The Daily Item, Sunbury, PA

March 1, 2014

Warrior Run bucking trend to merge, save

Consolidation of schools pays off, ed officials say

By Ashley Wislock
The Daily Item

— MIFFLINBURG — While Warrior Run nixed a plan to reconfigure its elementary schools, a move expected to save up to $300,000 as a $900,000 budget deficit looms, other Valley districts are reporting financial success from recent consolidations.

At their Feb. 17 board meeting, Warrior Run directors rejected a consolidation plan that would have created a primary center in one of its two elementary schools, and house third through fifth grades in the other. While the proposal would have saved costs, support “wasn’t there,” board President Todd Moser said.

However, five Valley districts — Danville, Line Mountain, Midd-West, Mifflinburg and Shikellamy — projected savings associated with closing a total of 12 schools since 2010.



$500G for Mifflinburg

Mifflinburg shuttered Buffalo Crossroads, Laurelton and New Berlin elementary schools prior to the 2012-2013 school year. Mifflinburg Intermediate was expanded to include third through fifth grades, and Mifflinburg Elementary became a primary center, with kindergarten through second grades.

The closings and consolidations were expected to save the district $500,000, Superintendent Dan Lichtel said.

“It was more economical to bring those students in,” he said.

Lichtel said he could not specify actual savings to the district, adding that much of the projections included repairs to facilities that would not have to be addressed.

“It’s hard to put that together because the savings involve facility-related savings based on projected future liabilities that were avoided,” Lichtel said. “There were repairs that were needed to those buildings.

“That’s hard to dollarize because we haven’t had to do them.”

Overall, the transition to the new elementary education system has been smooth, Lichtel said.

“We were fortunate in how it worked,” he said. “It was very helpful to have everyone working hard to make the transition work.”

M-W saves $760G in pay

After the 2011-2012 school year, Midd-West closed two neighborhood elementary schools and consolidated two middle schools. Perry-West Perry, in Mount Pleasant Mills, and West Beaver, in McClure, were shuttered to save money, interim Superintendent Daphne Snook said.

At the time, Midd-West faced a $1.8 million budget deficit and closing the schools “was projected to reduce building operation costs by $143,900 and about $630,000 in payroll due to administrative, professional and support staff reductions,” district business manager Lynn Naugle said.

While it’s difficult to estimate actual savings regarding building operations, staff reductions saved more than expected, Naugle said.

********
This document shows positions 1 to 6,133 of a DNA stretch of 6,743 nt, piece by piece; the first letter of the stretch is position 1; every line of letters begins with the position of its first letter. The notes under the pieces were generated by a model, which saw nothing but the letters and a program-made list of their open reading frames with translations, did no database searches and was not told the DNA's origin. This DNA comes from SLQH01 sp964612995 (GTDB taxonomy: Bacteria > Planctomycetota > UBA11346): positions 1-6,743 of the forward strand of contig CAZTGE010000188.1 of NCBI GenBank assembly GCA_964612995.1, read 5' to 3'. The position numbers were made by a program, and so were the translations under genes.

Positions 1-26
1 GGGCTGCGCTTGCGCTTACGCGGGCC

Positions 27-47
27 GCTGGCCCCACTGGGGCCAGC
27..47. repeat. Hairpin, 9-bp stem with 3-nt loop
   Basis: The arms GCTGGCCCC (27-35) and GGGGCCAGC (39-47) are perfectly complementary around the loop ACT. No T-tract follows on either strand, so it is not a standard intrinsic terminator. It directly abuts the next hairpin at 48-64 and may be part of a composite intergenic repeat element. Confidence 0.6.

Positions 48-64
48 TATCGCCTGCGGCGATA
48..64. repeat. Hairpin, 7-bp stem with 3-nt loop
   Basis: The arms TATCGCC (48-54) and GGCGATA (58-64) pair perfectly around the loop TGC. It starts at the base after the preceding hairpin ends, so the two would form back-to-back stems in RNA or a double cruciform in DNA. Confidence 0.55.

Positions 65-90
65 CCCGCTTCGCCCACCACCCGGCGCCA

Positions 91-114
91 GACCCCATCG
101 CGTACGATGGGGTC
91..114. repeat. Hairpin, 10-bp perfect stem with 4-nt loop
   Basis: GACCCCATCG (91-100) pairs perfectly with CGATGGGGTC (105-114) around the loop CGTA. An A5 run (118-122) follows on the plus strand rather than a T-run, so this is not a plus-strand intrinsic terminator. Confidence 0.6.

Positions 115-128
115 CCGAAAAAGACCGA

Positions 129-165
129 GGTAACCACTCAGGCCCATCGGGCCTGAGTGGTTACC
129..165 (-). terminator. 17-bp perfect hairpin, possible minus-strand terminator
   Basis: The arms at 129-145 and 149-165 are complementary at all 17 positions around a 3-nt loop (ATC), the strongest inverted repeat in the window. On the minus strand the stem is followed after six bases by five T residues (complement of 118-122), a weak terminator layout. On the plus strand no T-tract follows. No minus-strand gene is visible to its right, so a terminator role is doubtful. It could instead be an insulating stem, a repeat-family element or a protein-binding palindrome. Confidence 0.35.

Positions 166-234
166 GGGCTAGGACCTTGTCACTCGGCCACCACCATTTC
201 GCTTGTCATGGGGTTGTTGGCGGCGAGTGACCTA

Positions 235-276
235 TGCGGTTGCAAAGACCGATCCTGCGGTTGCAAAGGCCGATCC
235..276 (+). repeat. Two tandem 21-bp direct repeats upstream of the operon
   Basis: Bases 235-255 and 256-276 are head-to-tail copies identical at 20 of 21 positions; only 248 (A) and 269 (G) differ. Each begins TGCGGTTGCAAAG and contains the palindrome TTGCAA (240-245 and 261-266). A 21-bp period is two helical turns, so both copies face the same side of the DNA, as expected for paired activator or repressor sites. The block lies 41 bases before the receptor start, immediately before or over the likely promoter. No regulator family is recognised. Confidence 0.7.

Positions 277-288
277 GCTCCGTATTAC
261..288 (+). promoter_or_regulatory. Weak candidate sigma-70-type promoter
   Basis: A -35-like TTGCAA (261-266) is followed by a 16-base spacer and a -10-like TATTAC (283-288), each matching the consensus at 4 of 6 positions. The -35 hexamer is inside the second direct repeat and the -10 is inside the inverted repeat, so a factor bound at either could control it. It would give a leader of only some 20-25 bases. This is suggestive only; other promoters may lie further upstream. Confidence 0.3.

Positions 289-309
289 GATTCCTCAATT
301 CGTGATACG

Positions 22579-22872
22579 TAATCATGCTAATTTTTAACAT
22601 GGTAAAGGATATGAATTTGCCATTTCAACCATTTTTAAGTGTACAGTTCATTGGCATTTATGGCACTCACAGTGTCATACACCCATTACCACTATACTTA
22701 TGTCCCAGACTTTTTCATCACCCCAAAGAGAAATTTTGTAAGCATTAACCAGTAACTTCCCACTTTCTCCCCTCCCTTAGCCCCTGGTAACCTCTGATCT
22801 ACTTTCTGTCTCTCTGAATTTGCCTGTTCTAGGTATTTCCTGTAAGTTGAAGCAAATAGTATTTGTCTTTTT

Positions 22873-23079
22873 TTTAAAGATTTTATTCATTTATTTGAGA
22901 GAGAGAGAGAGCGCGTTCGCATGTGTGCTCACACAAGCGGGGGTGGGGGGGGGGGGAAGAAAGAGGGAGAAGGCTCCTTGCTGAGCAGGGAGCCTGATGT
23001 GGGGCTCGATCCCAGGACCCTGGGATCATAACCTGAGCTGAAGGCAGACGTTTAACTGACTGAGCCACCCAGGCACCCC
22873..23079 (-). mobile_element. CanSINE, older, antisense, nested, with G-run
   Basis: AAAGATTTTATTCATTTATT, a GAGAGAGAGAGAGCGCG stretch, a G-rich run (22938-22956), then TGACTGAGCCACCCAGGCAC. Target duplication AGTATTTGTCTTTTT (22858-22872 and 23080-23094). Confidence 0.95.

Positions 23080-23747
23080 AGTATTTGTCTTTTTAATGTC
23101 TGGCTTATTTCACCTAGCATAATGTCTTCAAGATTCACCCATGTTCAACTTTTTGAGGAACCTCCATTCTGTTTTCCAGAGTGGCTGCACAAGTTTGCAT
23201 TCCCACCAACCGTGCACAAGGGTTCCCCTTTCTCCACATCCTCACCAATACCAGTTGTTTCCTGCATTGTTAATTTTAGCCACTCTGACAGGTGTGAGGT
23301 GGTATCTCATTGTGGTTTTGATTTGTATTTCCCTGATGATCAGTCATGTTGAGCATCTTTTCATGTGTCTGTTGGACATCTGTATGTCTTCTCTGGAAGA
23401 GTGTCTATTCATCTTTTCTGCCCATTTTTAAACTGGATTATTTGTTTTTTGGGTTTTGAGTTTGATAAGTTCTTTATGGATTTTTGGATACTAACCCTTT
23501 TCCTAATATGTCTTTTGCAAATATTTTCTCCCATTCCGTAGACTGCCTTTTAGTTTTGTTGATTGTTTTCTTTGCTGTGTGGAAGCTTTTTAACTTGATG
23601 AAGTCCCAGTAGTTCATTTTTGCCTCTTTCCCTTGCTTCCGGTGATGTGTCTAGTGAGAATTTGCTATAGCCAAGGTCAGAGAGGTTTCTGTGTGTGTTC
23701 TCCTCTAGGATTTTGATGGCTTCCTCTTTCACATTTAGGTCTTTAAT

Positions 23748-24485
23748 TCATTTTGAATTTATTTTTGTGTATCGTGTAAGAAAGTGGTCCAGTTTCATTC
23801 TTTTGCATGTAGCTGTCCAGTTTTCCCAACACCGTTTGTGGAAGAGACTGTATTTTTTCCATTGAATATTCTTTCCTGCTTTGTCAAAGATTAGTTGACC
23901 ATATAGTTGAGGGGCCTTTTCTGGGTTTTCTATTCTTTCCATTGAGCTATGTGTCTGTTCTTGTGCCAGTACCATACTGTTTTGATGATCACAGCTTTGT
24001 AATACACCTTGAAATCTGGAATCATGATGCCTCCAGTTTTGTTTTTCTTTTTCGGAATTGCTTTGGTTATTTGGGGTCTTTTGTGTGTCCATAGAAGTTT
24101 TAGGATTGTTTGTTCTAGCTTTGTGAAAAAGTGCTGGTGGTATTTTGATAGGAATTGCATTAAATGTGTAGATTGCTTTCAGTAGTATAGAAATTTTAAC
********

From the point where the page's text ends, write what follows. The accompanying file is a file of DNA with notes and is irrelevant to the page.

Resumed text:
“We saved about $760,000 in payroll, which is more than the estimate because the estimate was figured on starting salaries and not everyone who was cut was at a starting salary,” she said. “This figure is also affected by the pay freeze that the professional staff took a year prior to the consolidation, retirees who were replaced, not cut, by someone at a lower pay scale, and employee turnover.”

While the moves required renovations — such as when West Snyder Middle School was converted to an elementary building — the projects were successful, Snook said.

“With proper planning, the transition can be very smooth,” she said. “We needed to complete work on some of our classrooms at the old West Snyder Middle School, simply because it was a middle school, even a high school years ago. Our science labs needed to be changed to accommodate elementary classrooms, as one example.”



Danville closes three

Facing a $2 million deficit, Danville closed Riverside, Mahoning-Cooper and Danville elementary schools in 2011, and transferred classes to Danville Primary School. Consolidating the schools were projected to save $700,000.

Shikellamy closed C.W. Rice and Sunbury middle schools in 2011 as a result of a $3.8 million spending plan shortage. The closings at the time were projected to save $800,000.

Line Mountain shuttered Dalmatia and Leck Kill elementary schools in 2013 and transferred classes to Trevorton Elementary, which was renamed Line Mountain Elementary School.

The cost to combine grades K-4 into Line Mountain Elementary and grades 5-12 into the junior-senior high school was projected at $7.4 million.

Directors said the cost to build new centralized school near Dalmatia would have been $8 million.

Representatives from the Danville, Line Mountain and Shikellamy school districts could not be reached for comment last week.